Mechanisms of plutonium toxicity may be attributed to its chemical and/or radioactive properties, although to date, no thorough distinction between the two has been made because the chemical toxicity is thought to be unimportant relative to the radiological toxicity. The toxicologically relevant decay products of plutonium isotopes are alpha emissions. This highly ionizing radiation usually causes the greatest effects in the immediate vicinity of plutonium contamination due to the short penetration distance of alpha particles.
Important factors concerning toxicity in different exposure scenarios include the route of exposure and the age of the organism. Other factors that relate to the exposure level are the contaminant concentration, the half-life of the particular isotope, and its biological retention time. An isotope with a long half-life (e.g., Pu-239) that is retained in target organs will result in a prolonged exposure of those tissues to alpha radiation. On the other hand, at the same concentration, isotopes with shorter half-lives will result in more emissions of alpha radiation over short time frames.
In humans and animals, the route of exposure and the chemical speciation will determine the target organ. Inhalation of less-soluble chemical species will result in localized effects on lung tissue. Plutonium that is absorbed (whether by ingestion or by inhalation of a soluble Pu species) and transported systemically via transferrin, an iron carrier protein, can be stored in the bone. Other target organs include the liver and the lymph nodes.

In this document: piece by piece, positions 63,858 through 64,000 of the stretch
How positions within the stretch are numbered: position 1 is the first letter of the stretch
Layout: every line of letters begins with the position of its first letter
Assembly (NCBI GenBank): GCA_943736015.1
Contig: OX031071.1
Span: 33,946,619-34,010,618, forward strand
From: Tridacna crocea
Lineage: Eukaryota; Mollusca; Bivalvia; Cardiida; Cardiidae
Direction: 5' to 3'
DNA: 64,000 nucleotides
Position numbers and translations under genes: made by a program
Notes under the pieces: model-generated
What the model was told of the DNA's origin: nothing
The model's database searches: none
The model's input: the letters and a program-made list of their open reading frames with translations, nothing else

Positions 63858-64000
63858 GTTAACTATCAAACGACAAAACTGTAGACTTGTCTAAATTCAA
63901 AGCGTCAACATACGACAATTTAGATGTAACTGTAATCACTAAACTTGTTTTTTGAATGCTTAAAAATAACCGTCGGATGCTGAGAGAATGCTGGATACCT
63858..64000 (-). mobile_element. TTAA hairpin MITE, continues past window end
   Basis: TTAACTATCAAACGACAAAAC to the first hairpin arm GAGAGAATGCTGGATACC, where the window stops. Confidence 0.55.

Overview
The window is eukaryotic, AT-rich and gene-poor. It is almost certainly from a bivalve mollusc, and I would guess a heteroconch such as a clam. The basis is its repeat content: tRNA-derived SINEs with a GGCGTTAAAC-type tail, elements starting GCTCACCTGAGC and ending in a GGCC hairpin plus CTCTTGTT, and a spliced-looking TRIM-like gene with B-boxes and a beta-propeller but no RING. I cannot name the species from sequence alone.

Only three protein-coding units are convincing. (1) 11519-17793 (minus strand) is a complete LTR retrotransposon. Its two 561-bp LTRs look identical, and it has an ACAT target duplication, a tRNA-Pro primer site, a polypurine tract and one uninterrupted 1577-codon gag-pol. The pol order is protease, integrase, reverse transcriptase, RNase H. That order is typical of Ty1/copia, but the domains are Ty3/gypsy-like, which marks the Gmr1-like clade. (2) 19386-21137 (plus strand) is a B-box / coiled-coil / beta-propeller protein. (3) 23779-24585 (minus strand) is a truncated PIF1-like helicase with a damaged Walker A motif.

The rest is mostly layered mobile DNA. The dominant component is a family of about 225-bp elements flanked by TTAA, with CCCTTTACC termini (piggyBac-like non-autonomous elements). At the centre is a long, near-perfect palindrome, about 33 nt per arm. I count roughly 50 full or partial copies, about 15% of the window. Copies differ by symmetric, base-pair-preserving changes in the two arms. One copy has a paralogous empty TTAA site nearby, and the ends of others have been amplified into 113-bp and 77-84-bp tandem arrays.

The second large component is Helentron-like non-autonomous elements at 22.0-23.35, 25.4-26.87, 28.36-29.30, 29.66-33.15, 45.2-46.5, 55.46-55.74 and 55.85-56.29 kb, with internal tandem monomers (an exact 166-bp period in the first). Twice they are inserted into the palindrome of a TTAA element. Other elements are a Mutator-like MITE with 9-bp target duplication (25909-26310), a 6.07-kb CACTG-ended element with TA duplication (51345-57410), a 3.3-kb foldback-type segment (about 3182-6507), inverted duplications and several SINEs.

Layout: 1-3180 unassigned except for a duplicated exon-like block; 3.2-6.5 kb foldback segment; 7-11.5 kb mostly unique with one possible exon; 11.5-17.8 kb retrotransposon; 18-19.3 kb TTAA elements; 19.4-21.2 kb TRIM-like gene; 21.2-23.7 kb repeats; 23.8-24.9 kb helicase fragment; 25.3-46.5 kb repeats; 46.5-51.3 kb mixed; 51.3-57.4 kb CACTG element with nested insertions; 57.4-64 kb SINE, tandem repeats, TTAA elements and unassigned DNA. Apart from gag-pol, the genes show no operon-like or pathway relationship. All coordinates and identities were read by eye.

Depending on the exposure scenario, the resulting effects of the ionizing radiation include cytotoxicity and tissue necrosis (at higher doses) or genotoxicity (at lower doses), with cancer being the best documented in animal studies. In inhalation studies conducted with beagles, in order of frequency, bone, lung, and liver tumors were identified and determined to be the cause of death in many cases, with liver tumors being the least likely to result in death. The mechanisms of action for tumor development (and other non-tumor-forming mutations) are either direct radiation damage of DNA strands or indirect toxicity with strand damage after free radical generation. Other documented effects of plutonium exposure in (nonhuman) mammals include altered immune system structure and function, and reproductive effects.
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